The Interrelationship of Regional Metamorphism, Hydrothermal Alteration and Mineralization at the Gibraltar Mines Copper Deposit in B.C.
Gibraltar Mines is located on the western slope of Granite Mountain, 230 air miles north of Vancouver, B.C. and 38 miles north of Williams Lake, B.C. There are four mineable zones within the copper-molybdenite deposit: Gibraltar East, Gibraltar West, Pollyanna and Granite Lake. Open-pit reserves are 358 million tons which average 0.37% Cu and 0.016% MoS2 at a 0.25% Cu cut-off. The Granite Mountain pluton is one of the several Jurassic-Cretaceous intrusions which outcrop along the east side of the Fraser River fault system between Williams Lake and Prince George, B.C. The original Granite Mountain quartz diorite has been metamorphosed by a cataclastic deformation which foliated the rock on a regional scale. Attendant to the development of the foliation, the rock was saussuritized such that the present mineralogy is compatible with that of the greenschist facies. The presence of garnet-bearing assemblages is explained by a restricted increase in water pressure. Pre-mineral intrusive phases within the saussuritized quartz diorite are: (1) leucocratic quartz diorite, (2) aplite and (3) quartz-feldspar porphyry. A late chloritized hornblende dacite dyke is post-mineral. Quartz-feldspar porphyry and leucocratic quartz diorite are locally present on the inner sides of the Gibraltar East, Pollyanna and Granite Lake pits. Their presence suggests a core around which occurs an elliptically shaped sulphide-bearing stockwork. The stockwork, which comprises four ages of vein development, is imposed on and partly controlled by the regional foliation of the samssuritized quartz diorite.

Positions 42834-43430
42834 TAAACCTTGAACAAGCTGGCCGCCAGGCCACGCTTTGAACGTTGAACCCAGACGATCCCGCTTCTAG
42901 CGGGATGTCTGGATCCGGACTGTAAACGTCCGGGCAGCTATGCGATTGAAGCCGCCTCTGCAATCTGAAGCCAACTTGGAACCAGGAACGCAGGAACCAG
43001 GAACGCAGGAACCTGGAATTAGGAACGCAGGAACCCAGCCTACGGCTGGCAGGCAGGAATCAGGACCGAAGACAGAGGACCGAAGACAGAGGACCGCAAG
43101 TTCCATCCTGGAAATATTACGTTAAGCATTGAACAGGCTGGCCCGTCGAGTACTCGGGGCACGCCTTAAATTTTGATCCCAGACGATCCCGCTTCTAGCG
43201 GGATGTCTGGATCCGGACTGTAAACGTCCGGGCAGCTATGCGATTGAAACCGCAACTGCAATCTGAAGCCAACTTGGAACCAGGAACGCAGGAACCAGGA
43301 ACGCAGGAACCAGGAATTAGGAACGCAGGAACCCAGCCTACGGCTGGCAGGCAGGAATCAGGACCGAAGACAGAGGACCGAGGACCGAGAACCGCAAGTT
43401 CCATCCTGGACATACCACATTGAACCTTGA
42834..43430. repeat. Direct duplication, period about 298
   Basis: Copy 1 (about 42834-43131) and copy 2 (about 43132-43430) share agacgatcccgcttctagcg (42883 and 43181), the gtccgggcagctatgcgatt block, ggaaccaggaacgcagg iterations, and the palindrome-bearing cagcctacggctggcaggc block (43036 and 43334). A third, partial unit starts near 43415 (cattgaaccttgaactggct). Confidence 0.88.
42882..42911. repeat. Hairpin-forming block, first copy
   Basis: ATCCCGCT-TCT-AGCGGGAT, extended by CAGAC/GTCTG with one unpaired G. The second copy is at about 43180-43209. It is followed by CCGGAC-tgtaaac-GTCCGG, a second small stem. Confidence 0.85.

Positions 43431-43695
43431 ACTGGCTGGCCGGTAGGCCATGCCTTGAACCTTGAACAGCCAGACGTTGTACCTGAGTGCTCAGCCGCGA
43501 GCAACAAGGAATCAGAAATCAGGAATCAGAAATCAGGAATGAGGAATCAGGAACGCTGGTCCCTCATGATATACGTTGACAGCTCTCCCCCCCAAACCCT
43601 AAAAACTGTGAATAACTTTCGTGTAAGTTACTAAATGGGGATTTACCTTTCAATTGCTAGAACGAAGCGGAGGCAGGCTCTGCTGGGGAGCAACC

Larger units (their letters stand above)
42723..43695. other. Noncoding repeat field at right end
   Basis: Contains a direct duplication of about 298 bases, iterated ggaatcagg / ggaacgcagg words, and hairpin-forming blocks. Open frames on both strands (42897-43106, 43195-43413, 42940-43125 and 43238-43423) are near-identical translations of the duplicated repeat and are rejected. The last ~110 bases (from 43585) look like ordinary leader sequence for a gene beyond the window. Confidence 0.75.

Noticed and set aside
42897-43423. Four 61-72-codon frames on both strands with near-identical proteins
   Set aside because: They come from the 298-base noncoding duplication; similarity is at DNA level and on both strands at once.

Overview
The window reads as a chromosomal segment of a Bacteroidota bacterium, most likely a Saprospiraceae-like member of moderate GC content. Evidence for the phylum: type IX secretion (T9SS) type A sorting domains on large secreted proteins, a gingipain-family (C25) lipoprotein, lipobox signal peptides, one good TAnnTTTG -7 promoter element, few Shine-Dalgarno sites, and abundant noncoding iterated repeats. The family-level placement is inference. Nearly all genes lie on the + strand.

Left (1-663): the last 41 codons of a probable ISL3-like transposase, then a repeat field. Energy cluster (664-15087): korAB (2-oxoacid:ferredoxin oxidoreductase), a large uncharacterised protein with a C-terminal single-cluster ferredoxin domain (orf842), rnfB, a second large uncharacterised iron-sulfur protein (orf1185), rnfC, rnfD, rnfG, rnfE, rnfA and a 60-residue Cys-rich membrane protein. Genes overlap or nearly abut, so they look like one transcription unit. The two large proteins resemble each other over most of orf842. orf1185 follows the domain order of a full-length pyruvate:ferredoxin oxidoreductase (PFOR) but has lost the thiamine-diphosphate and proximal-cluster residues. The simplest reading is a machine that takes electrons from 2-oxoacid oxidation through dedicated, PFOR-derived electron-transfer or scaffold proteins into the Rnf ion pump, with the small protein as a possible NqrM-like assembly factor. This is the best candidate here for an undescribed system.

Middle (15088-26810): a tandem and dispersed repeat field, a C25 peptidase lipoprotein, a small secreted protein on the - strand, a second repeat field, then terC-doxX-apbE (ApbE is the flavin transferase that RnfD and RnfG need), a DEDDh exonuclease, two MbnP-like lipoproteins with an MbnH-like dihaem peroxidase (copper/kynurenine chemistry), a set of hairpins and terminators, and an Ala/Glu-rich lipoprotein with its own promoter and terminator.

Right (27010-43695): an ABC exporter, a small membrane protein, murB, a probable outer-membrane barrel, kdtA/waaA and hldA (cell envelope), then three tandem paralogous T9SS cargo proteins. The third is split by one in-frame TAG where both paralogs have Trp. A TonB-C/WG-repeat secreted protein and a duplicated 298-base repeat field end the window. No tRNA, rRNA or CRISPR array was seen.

Diorite, Foliation, foliation, Granite Mountain pluton., porphyry, quartz diorite, Within the Gibraltar East, Granite, Granites, Pluton, Plutons, quartz, Rock, Rocks